23. Percentage Distributions • What percentage of the time something happened. • Useful when comparing to studies with different numbers of participants • Often presented with other frequency distributions in the following format: No.(%) • Often graphically represented using pie charts, bar charts

  24. Example • Questionnaires given to parents of under-immunized children. • The tables indicate the number and percentage of participants selecting each response. Luthy, K., Beckstrand, R., & Peterson, N. (2009). Parental hesitation as a factor in delayed Childhood Immunization

  25. Question • Which measure of central tendency is being used here to summarize participant’s age: • A- Mode • B- Median • C- Mean • D- Standard deviation

  26. Measure of Central Tendency • Used to describe a “typical” result or the middle of the dataset • Most common measures: • Median • Mode • Mean

  27. Median • Literally the number in the middle of the dataset (odd # scores) • 50% of scores above and 50% of scores below this point (known as the 50th percentile) • Most appropriately used for ordinal data • Because focus is on middle score, the median is less affected by outliers

  28. Mode • The most common score(s) • May or may not be in the “middle” but is always a number in the dataset • Most appropriate for nominal data (ex. Most answers are “yes”).

  29. Mean • = Sum of Scores / Total # ofScores • Also known as an average • Data must be continuous to generate a mean (interval and ratio level data only!) • Most affected by outliers • May be denoted in a number of ways (M, X mean)

  30. Measures of Variance • How spread out is the data? Or how different are the scores from one another? • Range • Subtract the lowest number from the highest number in the set. Tells the total distance between ends of the data set. • Variance (interval or ratio levels only!) • Computed mathematically and provides data on dispersion or spread • Standard deviation (interval or ratio levels only!) • Relates dispersion of values to the mean • Is an average of variance • Usually reported as SD

  31. Normal Distribution • In a true normal distribution, the mean, median, and mode are equal • No real distribution exactly fits • However, in most sets of data, the distribution is similar to the normal curve

  32. Normal Distribution • Unique properties • All possible values fall under the curve • Probability of any score occurring is related to its location under the curve • Important SDs: • 68.3% of all values within 1 SD from mean • 95.5% within 2SD from mean • 99.7% within 3 SD from mean +/- 1 SD +/- 2 SD

  33. Section III. Stat theory Hypotheses Type 1 and 2 Errors Level of Significance Power

  34. Probability Theory (p values) Deductive Used to explain: Extent of a relationship Probability of an event occurring Probability that an event can be accurately predicted Expressed as lowercase p with values expressed as percents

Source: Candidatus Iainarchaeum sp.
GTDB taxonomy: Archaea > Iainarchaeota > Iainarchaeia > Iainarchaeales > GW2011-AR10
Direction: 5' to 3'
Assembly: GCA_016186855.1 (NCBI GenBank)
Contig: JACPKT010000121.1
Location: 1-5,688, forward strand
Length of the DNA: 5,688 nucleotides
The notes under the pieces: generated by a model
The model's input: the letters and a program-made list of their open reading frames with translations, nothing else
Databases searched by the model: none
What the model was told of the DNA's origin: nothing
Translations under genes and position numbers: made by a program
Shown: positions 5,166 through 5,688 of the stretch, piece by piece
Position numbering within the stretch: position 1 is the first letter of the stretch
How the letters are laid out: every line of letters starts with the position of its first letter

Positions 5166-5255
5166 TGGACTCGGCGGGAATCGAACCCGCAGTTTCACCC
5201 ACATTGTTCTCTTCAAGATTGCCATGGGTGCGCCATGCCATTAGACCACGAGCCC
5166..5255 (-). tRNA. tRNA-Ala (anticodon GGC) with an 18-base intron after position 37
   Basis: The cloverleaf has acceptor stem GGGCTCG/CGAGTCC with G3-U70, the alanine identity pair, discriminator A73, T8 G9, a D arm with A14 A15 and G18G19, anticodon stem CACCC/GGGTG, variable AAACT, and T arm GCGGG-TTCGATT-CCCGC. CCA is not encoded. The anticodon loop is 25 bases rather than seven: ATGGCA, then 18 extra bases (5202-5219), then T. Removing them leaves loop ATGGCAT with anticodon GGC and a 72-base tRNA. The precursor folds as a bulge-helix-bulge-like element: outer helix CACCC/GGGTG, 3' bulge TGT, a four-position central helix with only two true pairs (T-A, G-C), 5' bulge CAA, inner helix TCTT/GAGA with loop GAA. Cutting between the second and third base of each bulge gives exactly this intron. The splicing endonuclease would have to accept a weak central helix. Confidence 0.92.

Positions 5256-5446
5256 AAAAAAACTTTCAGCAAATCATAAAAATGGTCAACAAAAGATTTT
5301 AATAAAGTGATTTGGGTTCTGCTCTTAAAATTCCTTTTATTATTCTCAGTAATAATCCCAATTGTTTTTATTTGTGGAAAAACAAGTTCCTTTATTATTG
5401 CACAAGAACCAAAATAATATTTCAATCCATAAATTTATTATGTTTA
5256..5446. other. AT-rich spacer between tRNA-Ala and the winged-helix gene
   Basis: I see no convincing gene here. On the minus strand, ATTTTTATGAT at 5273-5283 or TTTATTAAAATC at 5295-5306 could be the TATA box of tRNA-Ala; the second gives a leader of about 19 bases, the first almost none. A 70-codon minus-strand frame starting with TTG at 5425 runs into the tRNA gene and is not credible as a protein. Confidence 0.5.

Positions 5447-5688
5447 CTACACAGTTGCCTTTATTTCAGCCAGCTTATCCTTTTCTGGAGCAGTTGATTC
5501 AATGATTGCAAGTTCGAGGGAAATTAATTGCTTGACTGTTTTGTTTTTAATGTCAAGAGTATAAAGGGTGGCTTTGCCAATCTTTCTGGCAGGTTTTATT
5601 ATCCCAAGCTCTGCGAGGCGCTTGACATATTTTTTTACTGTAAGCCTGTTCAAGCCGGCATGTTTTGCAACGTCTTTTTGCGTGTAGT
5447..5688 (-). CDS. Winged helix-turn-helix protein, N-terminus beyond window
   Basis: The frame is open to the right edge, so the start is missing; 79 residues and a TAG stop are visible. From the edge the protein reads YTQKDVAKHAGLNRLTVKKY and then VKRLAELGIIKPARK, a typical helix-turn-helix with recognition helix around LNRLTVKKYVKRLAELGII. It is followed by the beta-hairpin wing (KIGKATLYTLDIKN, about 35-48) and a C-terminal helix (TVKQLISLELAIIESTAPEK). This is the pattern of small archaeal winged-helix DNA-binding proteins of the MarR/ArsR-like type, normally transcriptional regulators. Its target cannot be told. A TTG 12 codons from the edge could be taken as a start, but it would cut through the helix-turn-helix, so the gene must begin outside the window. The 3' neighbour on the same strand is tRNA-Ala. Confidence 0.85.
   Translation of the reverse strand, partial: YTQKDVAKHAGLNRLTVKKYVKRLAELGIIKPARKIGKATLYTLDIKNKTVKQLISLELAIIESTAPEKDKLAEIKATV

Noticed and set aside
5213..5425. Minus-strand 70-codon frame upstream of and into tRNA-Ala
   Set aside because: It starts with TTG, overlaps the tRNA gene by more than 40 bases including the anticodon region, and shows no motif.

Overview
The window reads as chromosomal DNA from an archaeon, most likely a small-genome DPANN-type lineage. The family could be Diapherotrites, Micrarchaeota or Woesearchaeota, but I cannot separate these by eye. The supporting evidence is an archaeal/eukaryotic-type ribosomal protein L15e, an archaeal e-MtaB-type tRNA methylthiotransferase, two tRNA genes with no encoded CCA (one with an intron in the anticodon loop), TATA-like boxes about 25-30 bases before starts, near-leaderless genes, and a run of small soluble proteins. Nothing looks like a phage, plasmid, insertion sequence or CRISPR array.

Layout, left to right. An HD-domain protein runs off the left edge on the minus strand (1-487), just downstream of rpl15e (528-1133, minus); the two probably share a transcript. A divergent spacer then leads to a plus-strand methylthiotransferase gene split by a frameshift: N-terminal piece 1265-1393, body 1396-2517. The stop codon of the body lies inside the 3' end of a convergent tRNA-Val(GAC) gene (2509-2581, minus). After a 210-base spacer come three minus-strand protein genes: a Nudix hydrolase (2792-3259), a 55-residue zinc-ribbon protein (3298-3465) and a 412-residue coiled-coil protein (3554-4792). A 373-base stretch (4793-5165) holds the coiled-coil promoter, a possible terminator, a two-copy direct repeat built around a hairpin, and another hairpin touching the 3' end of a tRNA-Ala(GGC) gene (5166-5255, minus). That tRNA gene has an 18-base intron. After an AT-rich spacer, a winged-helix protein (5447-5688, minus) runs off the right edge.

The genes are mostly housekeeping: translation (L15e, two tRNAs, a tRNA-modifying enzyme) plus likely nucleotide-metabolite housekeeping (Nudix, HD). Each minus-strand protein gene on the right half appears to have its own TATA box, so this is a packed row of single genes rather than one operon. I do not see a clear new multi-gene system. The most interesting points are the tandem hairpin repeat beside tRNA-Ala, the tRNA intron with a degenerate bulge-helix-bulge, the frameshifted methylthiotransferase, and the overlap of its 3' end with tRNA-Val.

35. Probability If probability is 0.23, then p = 0.23. There is a 23% probability that a particular event will occur. Probability is usually expected to be p < 0.05. Example? Patients who cardiac arrest in the operating room have a 5% chance of death.

  36. Decision Theory Inductive reasoning Assumes all groups in a study are the same Up to the researcher to provide evidence (NEVER use the words PROVE!) that there really is a difference To test the assumption of no difference, a cutoff point is selected before analysis.

  37. Hypothesis • Statement of the expected outcome • Example? • Nursing students who study in the library have higher GPAs than nursing students who study in their dorm rooms/apartments.

  38. Characteristics of a Hypothesis • Testable • Logical • Directly related to the research problem • Theoretically or Factually based • States relationship between variables • Stated so that it can be accepted or rejected

  39. Research Hypothesis • Directional • explains and predicts the direction and existence of a specific relationship • relationship will be either positive or negative • more specific than the non-directional hypothesis • cause-and-effect hypothesis • Non - Directional

  40. Null hypothesis • Statistical statement that there is no difference between the groups under study

  41. Cutoff Point level of significance or alpha (α) Point at which the results of statistical analysis are judged to indicate a statistically significant difference between groups For most nursing studies, level of significance is 0.05.

  42. Cutoff Point (cont’d) Absolute NO “CLOSE ENOUGH” - If value is only a fraction above the cutoff point, groups are from the same population. Results that reveal a significant difference of 0.001 are not considered more significant than the cutoff point.

  43. Inference A conclusion/judgment based on evidence Judgments are made based on statistical results Statistical inferences must be made cautiously and with great care

  44. Generalization A generalization is the application of information that has been acquired from a specific instance to a general situation. Example?

  45. Normal Curve A theoretical frequency distribution of all possible values in a population . Levels of significance and probability are based on the logic of the normal curve.

  46. Normal Curve

  47. One-Tailed Test (cont’d)

  48. Two-Tailed Test

  49. Type I and Type II Errors Type I error occurs when the researcher rejects the null hypothesis when it is true. The results indicate that there is a significant difference, when in reality there is not. Type II error occurs when the researcher regards the null hypothesis as true but it is false. The results indicate there is no significant difference, when in reality there is a difference.

  50. Reasons for Errors • Type I • Greater @.05 level than .01 • Type II • Greater @.01 level than .05 • Flaws in research methods • Multiple variables interact • Precision of instruments • Small samples